Although Friedrich wrote extensively on such issues as power, community, liberty, and authority, he always returned to democracy, law, and constitutionalism as his main themes. He was hopeful that an increasing number of nation states would adopt constitutions which would guarantee democracy themselves, and he wrote extensively on the emerging need for what he called a "world community of law." His work on totalitarianism stressed the similarities of communism as practiced in the Soviet bloc with Hitler's fascism. He clearly identified communism as a threat to world peace and order.
Apart from more practical theories of politics, however, Friedrich also wrote extensively on the great modern age philosophers. Specifically, he wrote about theories of knowledge and how it was that people thought about things. He approved of the philosophy of Immanuel Kant, arguing that Kant's skepticism about people's knowledge was not only accurate but served as a worthwhile brake upon the arrogance of those who thought they understood too much. He did not approve of the philosophy of G. W. F. Hegel, feeling that Hegel's all-encompassing theories of knowledge permitted the righteous sense of ultimate insight that justified totalitarian political movements. He once wrote that Hegel was "the philosopher of war and the national authoritarian state."
He criticized Hegel as well for adopting a theory of knowledge which incorporated different perspectives as they originated from different observers. Again, he agreed with Kant on this issue, Kant maintaining that the difference in the perspective of different observers prevented universal understandings of the highest questions of philosophy. Friedrich also feared that acceptance of what he called the "relativist" position of Hegel on philosophical questions would inevitably lead to an ethical relativism which would undermine the acceptance of universal moral and legal principles. Though some writers disagree vigorously with Friedrich's interpretations of Hegel, it is clear that Friedrich's views upon knowledge and philosophy were closely related to his sincere desire to have legal and democratic values triumph over totalitarianism and injustice. Friedrich died in Lexington, Massachusetts, on September 19, 1984.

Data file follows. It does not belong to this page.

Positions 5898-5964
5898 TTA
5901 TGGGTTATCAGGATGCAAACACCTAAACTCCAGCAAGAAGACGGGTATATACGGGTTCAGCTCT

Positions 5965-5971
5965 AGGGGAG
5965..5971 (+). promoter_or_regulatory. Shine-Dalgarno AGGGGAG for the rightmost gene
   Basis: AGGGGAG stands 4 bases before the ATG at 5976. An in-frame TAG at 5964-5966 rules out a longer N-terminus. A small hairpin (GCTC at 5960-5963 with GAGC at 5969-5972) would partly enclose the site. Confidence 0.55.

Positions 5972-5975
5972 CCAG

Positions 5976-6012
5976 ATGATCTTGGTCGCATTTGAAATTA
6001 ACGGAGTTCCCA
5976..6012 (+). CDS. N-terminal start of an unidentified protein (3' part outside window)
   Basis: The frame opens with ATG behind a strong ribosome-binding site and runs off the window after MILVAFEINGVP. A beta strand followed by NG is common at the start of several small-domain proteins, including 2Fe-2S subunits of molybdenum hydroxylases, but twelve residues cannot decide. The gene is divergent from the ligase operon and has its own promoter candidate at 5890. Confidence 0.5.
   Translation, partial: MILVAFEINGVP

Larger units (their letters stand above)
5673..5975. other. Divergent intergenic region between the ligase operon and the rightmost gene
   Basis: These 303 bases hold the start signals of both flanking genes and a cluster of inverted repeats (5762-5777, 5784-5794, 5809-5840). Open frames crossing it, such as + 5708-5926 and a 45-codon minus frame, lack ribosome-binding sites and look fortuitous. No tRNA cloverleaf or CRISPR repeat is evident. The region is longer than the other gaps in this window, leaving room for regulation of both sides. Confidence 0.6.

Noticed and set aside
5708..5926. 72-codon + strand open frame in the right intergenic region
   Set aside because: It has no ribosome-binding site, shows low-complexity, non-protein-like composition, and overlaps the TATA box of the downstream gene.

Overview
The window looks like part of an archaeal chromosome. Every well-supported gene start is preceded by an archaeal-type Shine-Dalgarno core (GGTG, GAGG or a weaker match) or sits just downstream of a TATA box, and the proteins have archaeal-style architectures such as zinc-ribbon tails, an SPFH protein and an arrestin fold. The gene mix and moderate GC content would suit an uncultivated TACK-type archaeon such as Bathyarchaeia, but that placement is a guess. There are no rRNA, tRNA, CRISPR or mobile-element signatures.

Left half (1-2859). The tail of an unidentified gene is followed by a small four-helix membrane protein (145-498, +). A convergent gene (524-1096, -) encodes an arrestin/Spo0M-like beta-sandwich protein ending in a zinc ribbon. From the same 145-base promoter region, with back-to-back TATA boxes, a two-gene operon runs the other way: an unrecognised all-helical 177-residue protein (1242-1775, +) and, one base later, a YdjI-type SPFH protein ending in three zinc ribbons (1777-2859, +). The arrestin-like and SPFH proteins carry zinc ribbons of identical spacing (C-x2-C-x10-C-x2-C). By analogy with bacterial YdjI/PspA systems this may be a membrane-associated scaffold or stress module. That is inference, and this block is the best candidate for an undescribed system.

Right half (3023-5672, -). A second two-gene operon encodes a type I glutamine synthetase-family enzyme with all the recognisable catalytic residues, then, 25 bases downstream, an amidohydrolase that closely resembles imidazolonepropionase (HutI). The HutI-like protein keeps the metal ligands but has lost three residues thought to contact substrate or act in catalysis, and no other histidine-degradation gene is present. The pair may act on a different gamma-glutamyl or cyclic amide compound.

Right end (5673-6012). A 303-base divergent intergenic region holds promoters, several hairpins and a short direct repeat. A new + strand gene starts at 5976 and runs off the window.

Further Reading on Carl Joachim Friedrich
For additional information, particularly after World War II, see Edward N. Peterson, The American Occupation of Germany—Retreat to Victory (1977), which details Friedrich's role in interceding between his native German people and the sometimes poorly informed American occupation forces after World War II; John Gimbel, The American Occupation of Germany (1968) which includes references to Friedrich's role in reducing some of the excesses of denazification, which he felt had unfairly included too many Germans; and Jean Edward Smith, The Papers of Lucius D. Clay (1974) which describes Friedrich's relationship to Military Governor Lucius D. Clay and the confidence which General Clay had in Friedrich.